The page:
You can create your map when you find your first location to save to it. For most trips, the first spot you’ll want to set up is probably the hotel. I’ll cover hotel research on Google Maps in the next section, but the way to create your map once you find it is to click on the location and click on “Save to map”.

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Change the dropdown to “Create a new map…” and then click the Save button. This creates a new map under “My places”, which you’ll see in the left pane next to the Google Map you have up. You can rename the map to whatever you like, and also make it either publicly available to anyone online, or keep it as a private, unlisted map.

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If you’re planning out a personal family trip, the odds are you will probably want to keep it Unlisted.

Researching the Perfect Place to Stay

Google Maps is definitely my favorite place to research for the best hotels 10 Best Hotel Search Engines To Get The Best Deals When You Travel 10 Best Hotel Search Engines To Get The Best Deals When You Travel Are you a last minute hotel booker or one who plans out trips months in advance? If you are a business traveller, chances are that you are the former. If you aren't, then you are... Read More to stay at.  During my trip planning for Orlando, I went to the Google Map for Orlando, Florida, and then in the search field typed “hotels”. All of the hotels in the area show up on the map as location markers, and all along the left pane you’ll find the addresses, phone numbers, and reviews for each hotel.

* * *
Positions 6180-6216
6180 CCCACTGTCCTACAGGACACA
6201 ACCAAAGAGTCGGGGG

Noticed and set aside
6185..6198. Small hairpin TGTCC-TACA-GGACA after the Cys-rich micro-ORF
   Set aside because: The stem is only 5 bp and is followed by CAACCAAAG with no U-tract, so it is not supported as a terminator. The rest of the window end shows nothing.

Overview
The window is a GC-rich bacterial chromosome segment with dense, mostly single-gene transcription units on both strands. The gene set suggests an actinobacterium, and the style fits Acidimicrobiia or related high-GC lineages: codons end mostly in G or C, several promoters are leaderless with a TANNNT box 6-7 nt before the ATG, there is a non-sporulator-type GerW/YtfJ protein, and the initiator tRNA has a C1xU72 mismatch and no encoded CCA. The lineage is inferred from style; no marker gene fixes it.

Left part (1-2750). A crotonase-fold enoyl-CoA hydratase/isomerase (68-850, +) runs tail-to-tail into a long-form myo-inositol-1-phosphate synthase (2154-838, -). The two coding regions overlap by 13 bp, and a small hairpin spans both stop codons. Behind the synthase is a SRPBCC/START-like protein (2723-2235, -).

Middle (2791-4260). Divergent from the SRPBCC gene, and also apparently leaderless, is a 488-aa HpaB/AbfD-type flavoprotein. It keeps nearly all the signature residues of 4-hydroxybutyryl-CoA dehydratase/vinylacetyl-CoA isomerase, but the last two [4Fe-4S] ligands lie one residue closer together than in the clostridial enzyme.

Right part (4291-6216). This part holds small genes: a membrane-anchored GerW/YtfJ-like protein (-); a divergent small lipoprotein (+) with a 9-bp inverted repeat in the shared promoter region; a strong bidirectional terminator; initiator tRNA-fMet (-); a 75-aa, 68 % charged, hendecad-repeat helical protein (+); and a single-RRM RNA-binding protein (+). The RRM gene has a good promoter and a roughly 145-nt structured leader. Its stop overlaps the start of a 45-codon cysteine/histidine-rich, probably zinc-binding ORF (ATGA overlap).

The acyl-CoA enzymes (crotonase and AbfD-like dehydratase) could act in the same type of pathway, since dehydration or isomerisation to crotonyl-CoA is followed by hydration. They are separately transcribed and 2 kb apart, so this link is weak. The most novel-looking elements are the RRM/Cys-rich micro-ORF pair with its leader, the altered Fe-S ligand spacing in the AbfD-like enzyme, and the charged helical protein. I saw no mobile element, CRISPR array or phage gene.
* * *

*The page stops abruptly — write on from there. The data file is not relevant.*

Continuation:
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When you see the one that looks like it’ll make the perfect place to stay during your trip, just click on the location marker. On the larger box that comes up, you’ll see the Save to map option. Once you click “Save to Map”, this is where you’ll either create the new map described above, or just select the map you’ve already created. You also usually have the option here to click on the actual hotel website link so you can research it further.

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By the way, if you click on the reviews link for the hotels, you’ll be swept off to the hotel’s Google + review page.

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There, you’ll typically find the address and phone number, all of the available reviews from other Google users, and best of all there’s usually a booking price right on the page and a link to book the hotel.

Travel Plans and Transit

If you’re driving through a city during your trip, the first thing you’ll want to check out is the traffic layer. You can enable that view just by clicking on the Map icon in the upper right corner and enabling the “Traffic” option.